Rob Pistella

The Art and Life of Frank Frazetta

The Godfather of Fantasy Art

Frank Frazetta is considered one of the most influential comic artists of all time, known for his epic ink and pencil drawings, oil paintings, and watercolor illustrations. He has also broken world records for sales at auction houses. For example, in the June 2023 comic auction on Heritage, his piece 'Dark Kingdom' sold for a record-breaking $6 million.

This article explores Frazetta's life, career, worldwide influence, and showcases some of his most prestigious artworks.

A brief history of the works of Frank Frazetta

Early Years and Artistic Beginnings

Born in 1928 to Sicilian parents in Brooklyn, Frank Frazetta showed remarkable artistic talent from an early age. Self-taught with minimal formal instruction, he began creating his own comics with astonishing skill. At the age of 16, Frazetta delved into professional comic art, garnering recognition for his work on Famous Funnies Comics and EC Comics. The cover art he produced for Weird Science Fantasy #29 is still considered one of the greatest in the history of comic books. Frazetta's unique style caught the attention of Hollywood studios when he painted a caricature of Beatle Ringo Starr for Mad Magazine's back cover in 1964. This pivotal moment led to a transition from comics to lucrative film poster art.

Pioneering Book Covers and Paperback Art

During the 1960s, Frazetta became the cover artist for Tarzan and Conan the Barbarian books, bringing a new level of excitement, action, and vibrant colors to the genre. His cover artworks became a driving force in the sales of millions of paperbacks sold annually. Frazetta's dynamic images often surpassed the popularity of the stories they adorned. Publishers quickly realized the immense appeal of Frazetta's covers, resulting in high demand for his work. Although imitators emerged, none could replicate Frazetta's success.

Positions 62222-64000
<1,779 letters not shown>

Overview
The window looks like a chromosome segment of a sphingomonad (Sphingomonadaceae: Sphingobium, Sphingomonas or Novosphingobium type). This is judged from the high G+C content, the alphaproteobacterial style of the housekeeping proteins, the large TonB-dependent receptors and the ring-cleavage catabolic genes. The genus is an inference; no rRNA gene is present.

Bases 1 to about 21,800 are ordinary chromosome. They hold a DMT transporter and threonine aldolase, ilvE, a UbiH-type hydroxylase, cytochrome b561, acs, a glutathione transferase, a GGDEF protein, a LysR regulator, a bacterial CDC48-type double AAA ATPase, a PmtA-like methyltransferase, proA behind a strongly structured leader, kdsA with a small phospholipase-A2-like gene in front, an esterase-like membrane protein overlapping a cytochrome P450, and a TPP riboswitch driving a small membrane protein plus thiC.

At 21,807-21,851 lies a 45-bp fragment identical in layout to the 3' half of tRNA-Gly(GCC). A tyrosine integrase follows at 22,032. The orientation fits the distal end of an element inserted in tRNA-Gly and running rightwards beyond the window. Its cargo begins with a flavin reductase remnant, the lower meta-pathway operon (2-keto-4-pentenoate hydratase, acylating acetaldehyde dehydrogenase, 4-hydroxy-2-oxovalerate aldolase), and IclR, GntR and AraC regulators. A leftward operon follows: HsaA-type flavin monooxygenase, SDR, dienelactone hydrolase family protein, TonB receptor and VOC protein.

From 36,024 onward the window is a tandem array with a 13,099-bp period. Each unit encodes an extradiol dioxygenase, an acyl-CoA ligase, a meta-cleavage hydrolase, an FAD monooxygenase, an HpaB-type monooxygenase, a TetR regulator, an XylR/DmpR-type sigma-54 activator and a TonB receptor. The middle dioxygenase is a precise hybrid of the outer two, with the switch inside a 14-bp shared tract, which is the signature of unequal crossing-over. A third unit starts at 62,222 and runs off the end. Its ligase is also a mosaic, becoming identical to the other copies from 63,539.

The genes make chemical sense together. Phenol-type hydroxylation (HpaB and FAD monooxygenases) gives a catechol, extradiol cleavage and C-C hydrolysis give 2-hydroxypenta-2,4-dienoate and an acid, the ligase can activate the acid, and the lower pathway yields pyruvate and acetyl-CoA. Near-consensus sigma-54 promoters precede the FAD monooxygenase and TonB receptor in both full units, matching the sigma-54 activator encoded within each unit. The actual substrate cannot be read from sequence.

Venturing into Magazine Comics

In addition to his book cover art, Frazetta briefly returned to comics in the early 1970s when he collaborated with magazine publisher James Warren. His captivating covers for magazines like Vampirella, Creepy, Eerie, and Blazing Combat contributed to their widespread success. Frazetta's insistence on retaining ownership of his art set him apart from other artists of the time.

Appreciation and Legacy

Frazetta's art garnered high prices even during his lifetime, with his original works selling at auctions and direct sales for unheard-of sums. Despite lucrative offers from prominent figures like Sylvester Stallone and George Lucas, Frazetta remained dedicated to his craft, preserving his iconic works. He and his wife Ellie ventured into the poster business, selling millions of Frazetta art posters throughout the 1970s and 80s. Frazetta's influence extended to numerous art-related projects and licensing deals, all eagerly embraced by his dedicated fan base.

The Egyptian Queen

This masterpiece showcases Frazetta's ability to capture the beauty and power of his subjects, with rich details and vibrant colors that bring the scene to life.

The Egyptian Queen

The Death Dealer

This menacing figure, clad in intimidating armor and wielding a wicked weapon, has become an enduring symbol of Frazetta's mastery in capturing the essence of raw power and danger.

Death Dealer

Carson of Venus

Frazetta's artwork for the Carson of Venus series captures the otherworldly landscapes, exotic creatures, and thrilling escapades that have made this series a beloved classic among fans of science fiction and fantasy.

Carson of Venus

Dark Kingdom

This mesmerizing artwork blends ethereal beauty, fantastical creatures, and intricate details, creating a visual feast for the imagination. Frazetta's ability to evoke a sense of wonder and enchantment through his art is showcased brilliantly in this captivating piece.

Dark Kingdom

Challenges and Continuation of Frazetta's Legacy

In the 1990s, Frazetta faced health setbacks, but he persisted in creating art, adapting his techniques even in the face of strokes. Tragically, his wife Ellie passed away in 2009, leaving Frank to continue working without his beloved partner. Within ten months, Frazetta himself succumbed to a final fatal stroke in 2010. Immediately after his death, the value of his art skyrocketed, setting new world record prices with each sale.